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What are the cruelest and most mean-spirited aspects of immigration law? It’s a close call, but in my view, Department of Homeland Security detention rules and deportation regulations is at the top of the list.
Detention and deportation rules and regulations have torn thousands of families apart. They often leave children without parents. Many immigrant children, themselves, face deportation – without adult supervision. Many adults are deported to remote regions to their home country, with little or no money, resources, or access to their relatives.
Then there’s the ongoing militarization of our country’s borders with Mexico and hundreds of unexplained deaths at the border and in nearby deserts.
In this set of curated news stories, we’ll take a look at mandatory detention, expedited deportation, and many other horror stories reflecting the role of DHS in creating a us-them approach to immigration law enforcement.
This collection of news stories is intended to supplement and amplify the information provided on our pages for Deportation Defense legal services.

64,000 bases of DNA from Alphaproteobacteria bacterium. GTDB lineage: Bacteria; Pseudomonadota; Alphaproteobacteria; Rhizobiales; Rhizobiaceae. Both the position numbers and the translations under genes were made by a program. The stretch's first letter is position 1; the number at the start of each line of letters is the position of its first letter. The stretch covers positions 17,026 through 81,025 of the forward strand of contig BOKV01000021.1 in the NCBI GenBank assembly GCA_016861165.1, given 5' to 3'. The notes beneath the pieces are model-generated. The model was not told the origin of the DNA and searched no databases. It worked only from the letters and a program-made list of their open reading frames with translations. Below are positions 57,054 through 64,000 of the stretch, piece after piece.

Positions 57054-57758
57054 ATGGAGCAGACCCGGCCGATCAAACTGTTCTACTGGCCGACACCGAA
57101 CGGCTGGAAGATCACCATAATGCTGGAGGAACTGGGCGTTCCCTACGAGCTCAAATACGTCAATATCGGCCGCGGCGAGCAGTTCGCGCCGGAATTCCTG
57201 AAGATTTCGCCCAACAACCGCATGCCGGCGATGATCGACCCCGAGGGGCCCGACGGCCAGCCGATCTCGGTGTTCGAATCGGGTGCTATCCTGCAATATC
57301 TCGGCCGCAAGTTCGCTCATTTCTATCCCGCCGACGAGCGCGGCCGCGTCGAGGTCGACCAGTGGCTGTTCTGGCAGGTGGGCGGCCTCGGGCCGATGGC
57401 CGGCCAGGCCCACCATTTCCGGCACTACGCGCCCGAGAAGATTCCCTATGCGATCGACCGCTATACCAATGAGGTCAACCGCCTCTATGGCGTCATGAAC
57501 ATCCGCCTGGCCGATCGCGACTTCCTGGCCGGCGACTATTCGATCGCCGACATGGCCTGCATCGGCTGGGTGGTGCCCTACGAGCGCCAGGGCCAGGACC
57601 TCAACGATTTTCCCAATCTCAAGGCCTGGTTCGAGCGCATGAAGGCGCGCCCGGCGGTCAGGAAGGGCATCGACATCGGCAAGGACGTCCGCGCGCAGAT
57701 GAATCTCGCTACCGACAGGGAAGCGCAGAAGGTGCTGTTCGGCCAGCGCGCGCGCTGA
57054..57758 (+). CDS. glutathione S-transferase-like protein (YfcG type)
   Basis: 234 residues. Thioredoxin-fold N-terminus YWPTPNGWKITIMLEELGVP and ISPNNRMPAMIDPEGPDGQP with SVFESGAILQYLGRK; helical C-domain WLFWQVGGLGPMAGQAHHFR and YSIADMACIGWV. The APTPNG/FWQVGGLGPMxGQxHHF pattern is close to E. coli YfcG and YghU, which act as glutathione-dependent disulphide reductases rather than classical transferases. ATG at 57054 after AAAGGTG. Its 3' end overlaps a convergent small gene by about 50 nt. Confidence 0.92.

GPS Ankle Bracelets To Track Immigrant Families: A Temporary Detention Policy?
DHS Is Using GPS-Enabled Ankle Bracelets To Track Immigrant Families Crossing The Border
Alicia A. Caldwell, Huffington Post, December 24, 2014
Earlier this month, the Department of Homeland Security Department began a pilot program, using GPS ankle bracelets, to track immigrant families caught illegally crossing the Mexican border.
Almost immediately, the announcement was criticized by immigration reform friends and foes alike.
Under the program, ICE officials plan to monitor 250 parents apprehended trying to enter the U.S. with their children in the Texas Rio Grande Valley, after they pass ICE screening and are cleared for release inside the U.S.
I suspect this use of GPS devices is not the end of the electronic monitoring story.
For more, continue here: GPS Ankle Bracelets To Track Immigrant Families: A Temporary Detention Policy?
Central American Refugee Crisis Leads To Increased Detention Profits
Private Prison Stocks Soar As Companies Cash In On Incarcerated Immigrants
Nicole Flatow, Think Progress, September 2, 2014
Understanding the U.S. immigrant detention system can be confusing to those unacquainted with how deportation policy works.
Take the Central American refugee children influx.
On the one hand, some critics assert the U.S. government is too soft on the refugee children.
On the other, refugee supporters argue that the U.S. is rushing the children through the immigration court system, not following asylum law protocol and violating constitutional principles.
Meanwhile, according to a recent news report, quietly in the background, the profits for immigrant detention center investors are soaring.